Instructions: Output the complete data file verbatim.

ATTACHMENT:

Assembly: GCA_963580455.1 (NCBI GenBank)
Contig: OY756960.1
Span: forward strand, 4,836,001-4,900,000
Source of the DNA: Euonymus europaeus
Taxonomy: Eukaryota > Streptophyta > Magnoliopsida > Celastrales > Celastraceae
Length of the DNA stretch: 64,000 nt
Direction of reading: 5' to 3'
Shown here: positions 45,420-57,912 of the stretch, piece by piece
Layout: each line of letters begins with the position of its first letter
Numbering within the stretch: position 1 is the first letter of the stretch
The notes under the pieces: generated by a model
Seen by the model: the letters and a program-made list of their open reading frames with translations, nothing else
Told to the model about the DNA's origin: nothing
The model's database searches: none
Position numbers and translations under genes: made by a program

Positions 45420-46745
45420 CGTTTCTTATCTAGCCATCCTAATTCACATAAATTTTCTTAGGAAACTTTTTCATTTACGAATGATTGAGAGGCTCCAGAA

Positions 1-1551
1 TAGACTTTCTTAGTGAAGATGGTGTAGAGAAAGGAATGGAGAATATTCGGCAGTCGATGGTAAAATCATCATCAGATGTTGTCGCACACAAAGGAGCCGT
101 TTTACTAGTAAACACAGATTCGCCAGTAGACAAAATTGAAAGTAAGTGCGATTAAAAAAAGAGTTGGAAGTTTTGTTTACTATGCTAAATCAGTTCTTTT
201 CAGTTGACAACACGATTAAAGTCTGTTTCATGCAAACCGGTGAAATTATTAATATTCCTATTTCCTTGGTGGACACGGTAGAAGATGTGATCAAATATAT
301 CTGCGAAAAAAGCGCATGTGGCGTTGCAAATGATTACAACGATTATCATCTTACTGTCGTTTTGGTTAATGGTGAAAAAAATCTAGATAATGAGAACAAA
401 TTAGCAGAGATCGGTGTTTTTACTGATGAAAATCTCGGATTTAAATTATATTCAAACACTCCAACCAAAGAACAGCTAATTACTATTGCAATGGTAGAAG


Assembly: GCA_963580455.1 (NCBI GenBank)
Contig: OY756960.1
Span: forward strand, 4,836,001-4,900,000
Source of the DNA: Euonymus europaeus
Taxonomy: Eukaryota > Streptophyta > Magnoliopsida > Celastrales > Celastraceae
Length of the DNA stretch: 64,000 nt
Direction of reading: 5' to 3'
Shown here: positions 45,420-57,912 of the stretch, piece by piece
Layout: each line of letters begins with the position of its first letter
Numbering within the stretch: position 1 is the first letter of the stretch
The notes under the pieces: generated by a model
Seen by the model: the letters and a program-made list of their open reading frames with translations, nothing else
Told to the model about the DNA's origin: nothing
The model's database searches: none
Position numbers and translations under genes: made by a program

Positions 45420-46745
45420 CGTTTCTTATCTAGCCATCCTAATTCACATAAATTTTCTTAGGAAACTTTTTCATTTACGAATGATTGAGAGGCTCCAGAA

Positions 1-1551
1 TAGACTTTCTTAGTGAAGATGGTGTAGAGAAAGGAATGGAGAATATTCGGCAGTCGATGGTAAAATCATCATCAGATGTTGTCGCACACAAAGGAGCCGT
101 TTTACTAGTAAACACAGATTCGCCAGTAGACAAAATTGAAAGTAAGTGCGATTAAAAAAAGAGTTGGAAGTTTTGTTTACTATGCTAAATCAGTTCTTTT
201 CAGTTGACAACACGATTAAAGTCTGTTTCATGCAAACCGGTGAAATTATTAATATTCCTATTTCCTTGGTGGACACGGTAGAAGATGTGATCAAATATAT
301 CTGCGAAAAAAGCGCATGTGGCGTTGCAAATGATTACAACGATTATCATCTTACTGTCGTTTTGGTTAATGGTGAAAAAAATCTAGATAATGAGAACAAA
401 TTAGCAGAGATCGGTGTTTTTACTGATGAAAATCTCGGATTTAAATTATATTCAAACACTCCAACCAAAGAACAGCTAATTACTATTGCAATGGTAGAAG